San Francisco Parks and Recreation,
San Francisco County
Under 1 mile hike through eucalypus forest and sunny canyon.
Distance, category, and difficulty:
This 0.9 mile hike is easy. Trailhead elevation is around 250 feet. Highest (reachable) elevation in the park is around 500 feet. There are a few steep stretches, but the trail is short. If you have a yen to bushwhack or rock climb, you can continue uphill past the end of the maintained trail, but beware of the extensive poison oak.
More shade than sun.
Dirt trails and paved fire road.
Less than 1 hour.
Nice any time.
From northbound interstate 280 in San Francisco, exit San Jose. Stay in the right lane and make the first right on Rousseau. Drive one block and take the first right onto Bosworth. Continue on Bosworth, crossing Diamond, and then Elk (where there's a traffic light; stay in the left lane to continue straight). Take the next right to remain on Bosworth (the road continuing uphill becomes O'Shaughnessy Boulevard). Park on the side of the road before the gate.
From southbound interstate 280 in San Francisco, exit Monterey. At the end of the ramp, make a sharp right. At the next light, turn left on Diamond. Drive one block, then turn left onto Bosworth. Continue on Bosworth, past Elk (where there's a traffic light; stay in the left lane to continue straight). Take the next right to remain on Bosworth (the road continuing uphill becomes O'Shaughnessy Boulevard). Park on the side of the road before the gate.
Get driving or public transit directions from Transit and Trails:
GPS Coordinates* for Trailhead:
(* based on Google Earth data, shown as degrees, minutes, seconds)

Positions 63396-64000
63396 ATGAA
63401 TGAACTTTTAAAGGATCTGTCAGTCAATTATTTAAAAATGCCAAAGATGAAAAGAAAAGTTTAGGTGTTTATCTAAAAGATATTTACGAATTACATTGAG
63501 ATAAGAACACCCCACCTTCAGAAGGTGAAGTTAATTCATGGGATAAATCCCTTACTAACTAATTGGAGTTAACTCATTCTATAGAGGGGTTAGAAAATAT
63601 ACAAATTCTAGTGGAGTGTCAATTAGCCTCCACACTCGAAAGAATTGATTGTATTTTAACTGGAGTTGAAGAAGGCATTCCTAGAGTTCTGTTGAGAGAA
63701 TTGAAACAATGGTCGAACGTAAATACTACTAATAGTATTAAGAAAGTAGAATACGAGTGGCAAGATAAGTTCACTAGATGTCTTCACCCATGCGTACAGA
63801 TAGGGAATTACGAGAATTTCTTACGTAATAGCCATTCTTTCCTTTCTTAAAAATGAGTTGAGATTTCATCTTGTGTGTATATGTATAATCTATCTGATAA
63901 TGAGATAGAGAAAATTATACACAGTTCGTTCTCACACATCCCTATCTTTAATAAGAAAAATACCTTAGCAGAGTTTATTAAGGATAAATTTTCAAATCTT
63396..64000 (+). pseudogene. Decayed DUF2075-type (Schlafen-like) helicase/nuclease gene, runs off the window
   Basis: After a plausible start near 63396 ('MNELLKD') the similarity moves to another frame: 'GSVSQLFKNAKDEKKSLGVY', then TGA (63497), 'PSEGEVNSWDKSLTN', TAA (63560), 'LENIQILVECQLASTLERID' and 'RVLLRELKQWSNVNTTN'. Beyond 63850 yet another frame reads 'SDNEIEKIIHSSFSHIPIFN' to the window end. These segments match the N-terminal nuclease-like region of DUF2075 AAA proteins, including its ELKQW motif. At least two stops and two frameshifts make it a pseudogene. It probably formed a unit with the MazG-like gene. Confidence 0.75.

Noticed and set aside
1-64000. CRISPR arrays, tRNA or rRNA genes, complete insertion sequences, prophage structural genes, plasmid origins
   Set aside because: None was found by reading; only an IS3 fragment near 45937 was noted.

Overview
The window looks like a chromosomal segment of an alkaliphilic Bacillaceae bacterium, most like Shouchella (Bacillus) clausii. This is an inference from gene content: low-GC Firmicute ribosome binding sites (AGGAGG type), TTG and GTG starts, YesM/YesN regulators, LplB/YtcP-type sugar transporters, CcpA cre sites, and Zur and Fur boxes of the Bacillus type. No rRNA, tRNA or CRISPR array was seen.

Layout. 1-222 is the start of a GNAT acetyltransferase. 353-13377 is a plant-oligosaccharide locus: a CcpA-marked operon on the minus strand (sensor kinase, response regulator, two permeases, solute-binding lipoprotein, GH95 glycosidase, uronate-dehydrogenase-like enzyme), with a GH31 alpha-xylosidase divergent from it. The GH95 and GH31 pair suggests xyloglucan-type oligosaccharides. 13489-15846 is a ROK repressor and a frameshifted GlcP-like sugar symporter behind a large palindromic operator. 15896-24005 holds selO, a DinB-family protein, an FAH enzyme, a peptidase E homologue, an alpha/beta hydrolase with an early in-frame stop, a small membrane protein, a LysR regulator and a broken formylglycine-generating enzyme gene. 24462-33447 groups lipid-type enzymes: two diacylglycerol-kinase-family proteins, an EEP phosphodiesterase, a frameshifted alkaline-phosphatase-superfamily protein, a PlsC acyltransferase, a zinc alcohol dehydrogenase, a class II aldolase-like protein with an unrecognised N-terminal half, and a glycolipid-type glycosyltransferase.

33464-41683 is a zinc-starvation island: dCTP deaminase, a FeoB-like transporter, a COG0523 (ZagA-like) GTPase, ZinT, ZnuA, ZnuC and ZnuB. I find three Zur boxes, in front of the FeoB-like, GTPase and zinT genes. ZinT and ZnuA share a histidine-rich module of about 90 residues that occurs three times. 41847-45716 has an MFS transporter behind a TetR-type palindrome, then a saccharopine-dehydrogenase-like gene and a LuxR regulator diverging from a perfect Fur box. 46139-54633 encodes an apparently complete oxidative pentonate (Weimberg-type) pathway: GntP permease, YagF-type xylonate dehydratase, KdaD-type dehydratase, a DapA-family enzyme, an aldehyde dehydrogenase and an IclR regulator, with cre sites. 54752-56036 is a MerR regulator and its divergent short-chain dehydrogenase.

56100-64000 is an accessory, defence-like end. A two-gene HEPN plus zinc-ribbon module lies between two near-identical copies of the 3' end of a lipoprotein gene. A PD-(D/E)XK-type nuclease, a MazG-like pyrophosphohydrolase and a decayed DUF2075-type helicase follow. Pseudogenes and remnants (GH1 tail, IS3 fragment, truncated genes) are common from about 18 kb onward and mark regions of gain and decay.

Gas, food, and lodging:
Stores and restaurants nearby on Diamond and Chenery. Gas up on Portola. No camping.
Limited parking at the end of a street in a residential neighborhood; more parking on surrounding streets. Elk is usually a good choice. No entrance or parking fees. No facilities. The park is accessed by the number 44 bus (get off at Elk), and is short walk from the Glen Park BART station. No designated handicapped parking, and the trails are not well-suited to wheelchairs. Read about cautions for urban hikes here.
Dogs permitted. No other rules are posted, but you won't find bicyclists or equestrians at this park.
Use AAA's San Francisco and Vicinity map to get there.
Trails of the Coastside and Northern Peninsula (map) is a great guide (available from Pease Press).
View photos from Glen Canyon
in a little canyon between residential neighborhoods,
Glen Canyon Park is a small open space parcel, but a delight for local
dogwalkers and nature enthusiasts. Red tail hawks are frequently seen
soaring above the park, and raccoon, skunk, and possum paw prints smudge
the dirt. On my last visit, I spotted a northern alligator lizard basking
in the sun. Although nonnative plants and poison oak are prominent, you
also might see monkeyflowers and coyote brush. The biggest surprise (and
most significant reason for keeping this canyon undeveloped) is Islais
Creek, an actual stream running through the canyon. It may be the last
naturally occurring, unobstructed creek in all of San Francisco.